Bitter Truth: Biodiversity and The Business of Food

2010 was the International Year of Biodiversity and offered the world the opportunity to reflect on the role of biodiversity in our daily lives – in fact our bodies and our selves.

Author Sarah-Indra Jungblut, 10.13.10

We rarely make the connection between biodiversity of plants and animals, which we celebrate in the wild and our culture of food and lifestyles. But it is important to make the link – as disappearance of biodiversity in the world affects our bodies.

The Business of Food Has Changed to The Business of Profit

Take honey. We never think about the golden product we buy off the shelf and consume from the jar with a label we trust is linked to the biodiversity of bees in the world. We never consider how, as this biodiversity disappears and how, as Indian-adapted bees (Apis cerana and Apis dorsata) are replaced by foreign, in this case European bees (Apis mellifera), the business of food changes. It changes because now, instead of the bee that is naturally found in our backyards, our forests and fields, we move towards bee cultivation. Then industry grows. It replaces the small informal bee producers, to build an organised business with reach across the country to outsource production and collection. The company that sells us the honey under its label, has little to do with its production. It buys from the organised business, bottles and sells. The business of food has changed to the business of profit.

New Diseases and New Threats

The biodiversity of food is lost – only one bee type now produces our honey – and the biodiversity of business is lost. But nature has a way of getting back at us. As industry thrives in pumping up production by overworking the bees – taking out immature honey so that bees have to make more and then feeding them supplements and antibiotics for growth – it finds that it is dealing with new diseases and new threats to its profits. This industrial agribusiness – which our honey now belongs to – needs more inputs of antibiotics to keep business going and bees healthy.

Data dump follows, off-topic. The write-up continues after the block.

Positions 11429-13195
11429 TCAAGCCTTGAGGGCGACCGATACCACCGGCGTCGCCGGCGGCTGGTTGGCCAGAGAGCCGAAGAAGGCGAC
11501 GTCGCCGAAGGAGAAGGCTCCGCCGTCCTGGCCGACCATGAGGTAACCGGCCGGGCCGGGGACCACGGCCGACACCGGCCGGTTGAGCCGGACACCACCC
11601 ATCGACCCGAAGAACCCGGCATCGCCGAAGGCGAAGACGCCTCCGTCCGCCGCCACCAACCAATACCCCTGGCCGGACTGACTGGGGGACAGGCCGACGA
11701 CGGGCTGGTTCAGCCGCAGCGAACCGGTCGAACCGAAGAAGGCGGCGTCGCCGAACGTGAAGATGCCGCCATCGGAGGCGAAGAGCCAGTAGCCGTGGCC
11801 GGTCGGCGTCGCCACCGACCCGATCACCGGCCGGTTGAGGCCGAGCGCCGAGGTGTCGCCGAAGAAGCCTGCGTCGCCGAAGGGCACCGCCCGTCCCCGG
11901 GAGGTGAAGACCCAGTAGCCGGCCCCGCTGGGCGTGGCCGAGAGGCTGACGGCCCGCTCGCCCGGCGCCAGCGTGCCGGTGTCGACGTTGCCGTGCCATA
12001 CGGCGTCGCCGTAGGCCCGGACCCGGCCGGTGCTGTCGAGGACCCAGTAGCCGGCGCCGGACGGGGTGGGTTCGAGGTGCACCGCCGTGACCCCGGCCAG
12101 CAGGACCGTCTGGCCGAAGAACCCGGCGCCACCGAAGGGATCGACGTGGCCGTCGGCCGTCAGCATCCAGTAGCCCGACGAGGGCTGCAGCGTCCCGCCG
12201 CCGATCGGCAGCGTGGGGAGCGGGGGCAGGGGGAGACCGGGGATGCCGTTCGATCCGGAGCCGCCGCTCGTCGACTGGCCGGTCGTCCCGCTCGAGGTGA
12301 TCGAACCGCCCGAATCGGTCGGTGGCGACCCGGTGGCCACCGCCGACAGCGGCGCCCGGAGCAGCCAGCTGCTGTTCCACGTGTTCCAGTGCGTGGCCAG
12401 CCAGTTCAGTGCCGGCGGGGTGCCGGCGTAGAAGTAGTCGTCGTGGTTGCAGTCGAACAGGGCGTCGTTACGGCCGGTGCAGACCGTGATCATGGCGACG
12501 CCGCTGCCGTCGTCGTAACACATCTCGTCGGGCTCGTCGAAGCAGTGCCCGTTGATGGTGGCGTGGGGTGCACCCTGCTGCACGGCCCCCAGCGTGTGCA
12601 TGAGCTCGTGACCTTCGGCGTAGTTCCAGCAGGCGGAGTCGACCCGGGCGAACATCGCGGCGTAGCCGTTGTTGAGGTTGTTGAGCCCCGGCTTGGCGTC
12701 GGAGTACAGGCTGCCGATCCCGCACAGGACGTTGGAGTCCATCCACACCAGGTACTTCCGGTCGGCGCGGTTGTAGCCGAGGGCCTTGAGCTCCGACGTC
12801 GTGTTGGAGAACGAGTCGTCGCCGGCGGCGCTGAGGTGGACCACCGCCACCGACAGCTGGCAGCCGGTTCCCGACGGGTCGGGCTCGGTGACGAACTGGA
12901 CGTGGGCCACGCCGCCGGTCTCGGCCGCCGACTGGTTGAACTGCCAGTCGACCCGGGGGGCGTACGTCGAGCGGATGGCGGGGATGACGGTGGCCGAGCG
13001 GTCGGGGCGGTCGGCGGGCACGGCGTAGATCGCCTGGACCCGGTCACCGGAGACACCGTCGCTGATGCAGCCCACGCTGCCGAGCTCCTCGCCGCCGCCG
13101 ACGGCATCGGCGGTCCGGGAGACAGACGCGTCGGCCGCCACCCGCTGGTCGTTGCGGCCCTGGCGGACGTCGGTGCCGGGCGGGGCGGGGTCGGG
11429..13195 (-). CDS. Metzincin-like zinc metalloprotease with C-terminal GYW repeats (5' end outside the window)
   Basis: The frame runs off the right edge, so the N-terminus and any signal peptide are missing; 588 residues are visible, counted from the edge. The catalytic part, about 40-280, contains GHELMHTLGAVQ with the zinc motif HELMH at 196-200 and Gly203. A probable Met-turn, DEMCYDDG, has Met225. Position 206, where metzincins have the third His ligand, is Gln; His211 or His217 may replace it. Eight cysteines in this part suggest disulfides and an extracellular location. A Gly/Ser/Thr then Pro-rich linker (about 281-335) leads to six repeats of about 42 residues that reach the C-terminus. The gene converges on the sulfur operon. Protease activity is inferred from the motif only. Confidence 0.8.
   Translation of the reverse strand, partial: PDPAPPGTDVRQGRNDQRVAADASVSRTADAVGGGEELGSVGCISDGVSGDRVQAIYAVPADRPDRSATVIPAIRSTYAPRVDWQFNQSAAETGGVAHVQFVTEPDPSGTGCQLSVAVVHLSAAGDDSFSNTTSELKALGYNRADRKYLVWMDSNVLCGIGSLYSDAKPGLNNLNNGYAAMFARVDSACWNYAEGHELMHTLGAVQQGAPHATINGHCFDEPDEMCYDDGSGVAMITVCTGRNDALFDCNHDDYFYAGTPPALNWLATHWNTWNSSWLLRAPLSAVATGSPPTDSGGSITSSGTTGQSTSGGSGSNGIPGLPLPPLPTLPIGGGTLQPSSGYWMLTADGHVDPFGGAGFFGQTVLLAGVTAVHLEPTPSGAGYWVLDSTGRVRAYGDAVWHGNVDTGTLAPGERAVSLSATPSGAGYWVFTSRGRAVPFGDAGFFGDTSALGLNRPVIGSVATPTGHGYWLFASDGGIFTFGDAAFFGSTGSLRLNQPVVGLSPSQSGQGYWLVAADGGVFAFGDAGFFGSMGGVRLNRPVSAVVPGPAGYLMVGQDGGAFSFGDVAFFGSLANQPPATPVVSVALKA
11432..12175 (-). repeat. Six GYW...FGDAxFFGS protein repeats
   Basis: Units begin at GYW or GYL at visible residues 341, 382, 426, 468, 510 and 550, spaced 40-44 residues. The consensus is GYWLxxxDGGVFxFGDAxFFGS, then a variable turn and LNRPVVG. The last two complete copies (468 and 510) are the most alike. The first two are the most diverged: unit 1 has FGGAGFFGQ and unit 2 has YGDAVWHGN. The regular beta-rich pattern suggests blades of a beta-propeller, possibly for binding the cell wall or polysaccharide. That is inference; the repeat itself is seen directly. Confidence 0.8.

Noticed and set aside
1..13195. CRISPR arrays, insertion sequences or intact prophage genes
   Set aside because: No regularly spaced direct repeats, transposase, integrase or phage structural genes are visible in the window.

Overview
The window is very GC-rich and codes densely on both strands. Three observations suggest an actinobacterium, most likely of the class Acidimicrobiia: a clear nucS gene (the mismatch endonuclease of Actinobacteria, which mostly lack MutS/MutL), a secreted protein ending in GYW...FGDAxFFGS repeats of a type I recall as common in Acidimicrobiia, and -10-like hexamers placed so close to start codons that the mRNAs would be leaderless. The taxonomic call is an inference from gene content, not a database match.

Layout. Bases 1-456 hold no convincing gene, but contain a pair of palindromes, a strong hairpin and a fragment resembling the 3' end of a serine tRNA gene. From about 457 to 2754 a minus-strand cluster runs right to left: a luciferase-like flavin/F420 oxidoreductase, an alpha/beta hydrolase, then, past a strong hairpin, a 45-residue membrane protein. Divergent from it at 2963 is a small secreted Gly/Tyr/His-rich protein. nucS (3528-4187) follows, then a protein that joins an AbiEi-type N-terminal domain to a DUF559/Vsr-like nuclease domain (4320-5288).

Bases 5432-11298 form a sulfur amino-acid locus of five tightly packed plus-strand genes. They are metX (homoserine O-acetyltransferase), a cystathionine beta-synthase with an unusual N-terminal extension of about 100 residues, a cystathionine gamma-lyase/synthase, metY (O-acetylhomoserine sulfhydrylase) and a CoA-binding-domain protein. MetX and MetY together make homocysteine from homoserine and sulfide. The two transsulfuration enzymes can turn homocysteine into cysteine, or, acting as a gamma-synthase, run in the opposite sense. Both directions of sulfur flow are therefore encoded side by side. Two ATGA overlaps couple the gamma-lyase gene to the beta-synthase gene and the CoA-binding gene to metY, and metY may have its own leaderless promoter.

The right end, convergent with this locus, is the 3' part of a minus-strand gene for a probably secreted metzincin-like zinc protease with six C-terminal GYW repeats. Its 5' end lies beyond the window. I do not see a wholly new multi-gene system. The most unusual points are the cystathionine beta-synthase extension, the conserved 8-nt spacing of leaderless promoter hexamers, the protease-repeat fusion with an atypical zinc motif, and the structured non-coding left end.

But this only means that our food – our honey that we take with trust and belief in goodness and purity – is full of contaminants of antibiotics as the Centre for Science and Environment’s laboratory found. All major brands – including two big foreign brands – had antibiotics far in excess of any standards in the world. This contaminant is bad for our bodies as it builds antibiotic resistance and even toxicity. The circle is complete: loss of biodiversity, loss of food culture and bad health and disease.

The Art of Food

There are two ways ahead in this biodiversity-food-body connection. First, we need to build the science of food regulation, which is protective of our health. Current efforts at creating a food policeman in the shape of the Food Safety and Standards Authority have been disastrous. The Authority, set up a few years ago, has been dead on entry. It does little to protect consumer interest in food, instead works to protect business interest over our food. This is even more deadly, when you consider how the business of food has changed and become more powerful and more global. Clearly, big business and weak regulators are bad for our bodies.

Second, we need to build the art of food again. This means understanding food as an outcome of living and lived biodiversity and culture. We cannot take all diversity out of our food and expect to have good health. It is clear we are losing the connection between what we eat and why and where and how it grows as we blindly and foolishly allow industry to take over the business of our kitchens.

Food is about the ultimate celebration of nature. Let us not lose it.

Author: Sunita Narain, Director of Centre for Science and Environment

A Food Wrap Made of Beeswax Generates Buzz Around the World

Want to save your food leftovers without using plastic? No problem! A small business in Vermont produces an eco-friendly food wrap made of cotton and beeswax.

Are Mobile Phones Killing Off Honey Bees?

Could radiation from mobile phones be causing bees to die off? A group of schoolkids in Germany have carried out an award-winning experiment to find out exactly that.

Bump Mark: the Smart Sticker Against Food Waste

A lot of food is thrown out because it passed its expiration date. But very often, the discarded products are still good. A gel tag could help curb this type of waste in the near future: Bump Mark lets you feel when food has actually gone bad.

From Harvest To Checkout: How Fresh.Land Is Revolutionising The Way Supermarkets Work

How long does it take for an apple to go from orchard to shopping basket? Too long, according to the B2B startup Fresh.Land. They want to fast-track the process by setting up direct digital supply chains between farmers and supermarkets.

Education, Innovation and Climate Smart Agriculture: a Multifaceted Approach to Environmental Sustainability in Nigeria

Climate smart agriculture is one of several different initiatives interested parties in Nigeria have undertaken to mitigate climate change. The situation on the ground as regards to how much individuals in Nigeria are affected by climate change reveals how important it is that everybody appreciates and acts on this issue to develop a sustainable system that protects their environment.

The Plight of the Humble Bee and How it Affects You and Me

Albert Einstein once said,“If the bee disappears from the surface of the earth, man would have no more than four years to live.